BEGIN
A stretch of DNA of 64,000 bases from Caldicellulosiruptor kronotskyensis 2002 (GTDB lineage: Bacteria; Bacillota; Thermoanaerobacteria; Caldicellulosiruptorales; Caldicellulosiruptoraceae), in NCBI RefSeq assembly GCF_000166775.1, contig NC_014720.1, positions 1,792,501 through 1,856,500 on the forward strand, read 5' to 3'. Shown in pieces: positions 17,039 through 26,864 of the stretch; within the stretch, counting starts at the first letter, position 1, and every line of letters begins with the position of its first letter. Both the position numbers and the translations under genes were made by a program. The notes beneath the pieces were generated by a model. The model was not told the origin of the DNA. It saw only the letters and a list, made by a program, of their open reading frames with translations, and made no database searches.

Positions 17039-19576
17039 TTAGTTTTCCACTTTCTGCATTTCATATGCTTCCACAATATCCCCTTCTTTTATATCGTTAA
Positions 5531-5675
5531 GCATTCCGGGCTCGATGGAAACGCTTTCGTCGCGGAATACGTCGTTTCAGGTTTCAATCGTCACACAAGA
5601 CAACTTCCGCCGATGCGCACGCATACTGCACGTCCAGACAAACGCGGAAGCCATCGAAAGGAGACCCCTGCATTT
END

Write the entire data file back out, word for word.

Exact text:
A stretch of DNA of 64,000 bases from Caldicellulosiruptor kronotskyensis 2002 (GTDB lineage: Bacteria; Bacillota; Thermoanaerobacteria; Caldicellulosiruptorales; Caldicellulosiruptoraceae), in NCBI RefSeq assembly GCF_000166775.1, contig NC_014720.1, positions 1,792,501 through 1,856,500 on the forward strand, read 5' to 3'. Shown in pieces: positions 17,039 through 26,864 of the stretch; within the stretch, counting starts at the first letter, position 1, and every line of letters begins with the position of its first letter. Both the position numbers and the translations under genes were made by a program. The notes beneath the pieces were generated by a model. The model was not told the origin of the DNA. It saw only the letters and a list, made by a program, of their open reading frames with translations, and made no database searches.

Positions 17039-19576
17039 TTAGTTTTCCACTTTCTGCATTTCATATGCTTCCACAATATCCCCTTCTTTTATATCGTTAA
Positions 5531-5675
5531 GCATTCCGGGCTCGATGGAAACGCTTTCGTCGCGGAATACGTCGTTTCAGGTTTCAATCGTCACACAAGA
5601 CAACTTCCGCCGATGCGCACGCATACTGCACGTCCAGACAAACGCGGAAGCCATCGAAAGGAGACCCCTGCATTT